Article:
External scrutiny is exercised by Iraq’s oldest auditory body — the FBSA — and while some performance reports are delayed or unavailable, those which are accessible on the watchdog’s official website, underscore economic malfeasance in the form of inflated costs versus real operational costs, lack of transparent use of money earmarked for major, yet anonymised defence projects (1). Speeches delivered during parliamentary hearings (2) by the PM and Commander-in-Chief of Iraq’s armed security forces, which includes quasi-state actors backed by Iran, acknowledge that bigger threats of corruption or malfeasance arise from large budgets and contracts but has fallen short, as far as accessible parliamentary minutes indicate, of the aim of fighting corruption for private/personal gain. As far as parliamentary scrutiny is concerned, legislative debates have not debated specific findings raised within FBSA’s auditory findings. Attempts to challenge, scrutinise or raise wider objections to findings that expose rampant violations, whether in the form of price-fixing or contractual fraud, are non-existent within parliamentary settings. AAM proposed in a recent parliamentary session the formation of a centralised contracts committee inside ministries at great risk of corruption including the ministries of defence and interior among others. “Elected members”, the PM emphasised, must be ‘qualified and competent’, listing oversight and scrutiny as the twin objectives of this committee, but this does not address the fact that the proposal itself overlaps with the jurisdictions of other intergovernmental and external auditory bodies (1). This raises doubts over the extent to which parliament, and by extension, the commander-in-chief, are able and committed to support the FBSA in its mandate and place security and military forces under scrutiny and issue customary penalties. The evasion of scrutiny and resistance to it also points to a culture of impunity which protects security actors especially those that made enormous strides in recent elections, namely Iran-backed groups (3). As one analyst writes (4) AAM “need[s] to appease Iraq’s different centres of power to avoid renewed violence could come at the expense of real policy change”.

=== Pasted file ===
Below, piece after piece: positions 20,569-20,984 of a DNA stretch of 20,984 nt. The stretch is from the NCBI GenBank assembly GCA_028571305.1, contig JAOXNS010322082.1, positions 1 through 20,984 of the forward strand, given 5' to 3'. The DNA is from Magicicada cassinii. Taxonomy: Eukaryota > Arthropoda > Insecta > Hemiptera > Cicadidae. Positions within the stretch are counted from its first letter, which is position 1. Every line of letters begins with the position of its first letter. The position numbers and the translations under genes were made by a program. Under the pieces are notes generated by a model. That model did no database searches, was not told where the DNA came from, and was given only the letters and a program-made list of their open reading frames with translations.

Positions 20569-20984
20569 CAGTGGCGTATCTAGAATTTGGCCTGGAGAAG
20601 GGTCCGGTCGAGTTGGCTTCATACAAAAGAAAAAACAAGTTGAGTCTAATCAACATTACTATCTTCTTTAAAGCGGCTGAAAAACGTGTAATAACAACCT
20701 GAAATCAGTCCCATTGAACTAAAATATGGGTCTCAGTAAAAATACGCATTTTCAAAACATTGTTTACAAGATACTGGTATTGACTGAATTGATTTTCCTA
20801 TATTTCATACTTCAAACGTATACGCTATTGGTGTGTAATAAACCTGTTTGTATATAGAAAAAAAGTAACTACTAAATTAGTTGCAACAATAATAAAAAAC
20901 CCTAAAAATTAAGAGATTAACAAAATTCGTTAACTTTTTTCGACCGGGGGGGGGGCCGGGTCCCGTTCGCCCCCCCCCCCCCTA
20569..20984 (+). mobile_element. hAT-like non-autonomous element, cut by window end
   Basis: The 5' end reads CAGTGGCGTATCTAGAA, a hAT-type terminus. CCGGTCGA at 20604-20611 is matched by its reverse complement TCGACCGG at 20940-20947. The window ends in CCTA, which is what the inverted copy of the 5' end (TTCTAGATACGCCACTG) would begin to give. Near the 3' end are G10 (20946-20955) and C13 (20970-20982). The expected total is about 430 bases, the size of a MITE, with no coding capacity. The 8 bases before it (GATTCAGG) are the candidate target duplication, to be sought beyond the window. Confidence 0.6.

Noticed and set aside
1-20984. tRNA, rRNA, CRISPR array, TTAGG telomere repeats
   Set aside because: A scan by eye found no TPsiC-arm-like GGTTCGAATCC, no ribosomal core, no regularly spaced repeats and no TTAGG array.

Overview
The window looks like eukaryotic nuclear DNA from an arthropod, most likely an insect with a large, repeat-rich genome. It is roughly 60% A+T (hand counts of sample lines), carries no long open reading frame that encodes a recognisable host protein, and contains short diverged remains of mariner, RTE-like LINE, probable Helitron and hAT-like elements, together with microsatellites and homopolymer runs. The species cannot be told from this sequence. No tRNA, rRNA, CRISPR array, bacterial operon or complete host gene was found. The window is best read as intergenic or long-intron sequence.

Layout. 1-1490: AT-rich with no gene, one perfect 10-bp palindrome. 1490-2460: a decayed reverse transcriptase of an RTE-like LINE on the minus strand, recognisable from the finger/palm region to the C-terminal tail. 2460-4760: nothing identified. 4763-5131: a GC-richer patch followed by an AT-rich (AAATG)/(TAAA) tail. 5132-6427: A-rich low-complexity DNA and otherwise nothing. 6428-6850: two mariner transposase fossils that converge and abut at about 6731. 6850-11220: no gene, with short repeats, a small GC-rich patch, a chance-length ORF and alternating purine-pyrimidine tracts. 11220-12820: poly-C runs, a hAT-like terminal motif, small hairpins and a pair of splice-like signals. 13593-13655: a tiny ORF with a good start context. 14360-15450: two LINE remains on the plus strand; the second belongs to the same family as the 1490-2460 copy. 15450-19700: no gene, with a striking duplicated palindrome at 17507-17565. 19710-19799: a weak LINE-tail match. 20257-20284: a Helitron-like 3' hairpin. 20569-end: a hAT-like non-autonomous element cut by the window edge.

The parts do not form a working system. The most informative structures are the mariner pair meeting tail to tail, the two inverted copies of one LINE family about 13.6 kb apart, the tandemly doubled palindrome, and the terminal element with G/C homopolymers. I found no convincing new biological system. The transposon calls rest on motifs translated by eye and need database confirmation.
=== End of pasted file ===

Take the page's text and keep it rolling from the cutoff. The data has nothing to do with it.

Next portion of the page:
1. “Third Quarterly Report for the period: July 1 2018 – September 30 2018,” The Federal Bureau of Supreme Audit, fbsa.gov.iq/uploads/files/reports/_الفصل_2018الثالث.pdf?fbclid=IwAR0dFunqT3KJnCmqMgSbl0A3nwq_9FW0mAznMcHBYasDYW2gNGs1wH1N1Rk.
2. “Minutes of Iraqi Parliamentary Session – Fourth Electoral Cycle,” Council of Representatives, March 9, 2019.
3. “Iran-backed militias step up in the battle in Iraq,” The Wall Street Journal, March 19, 2019.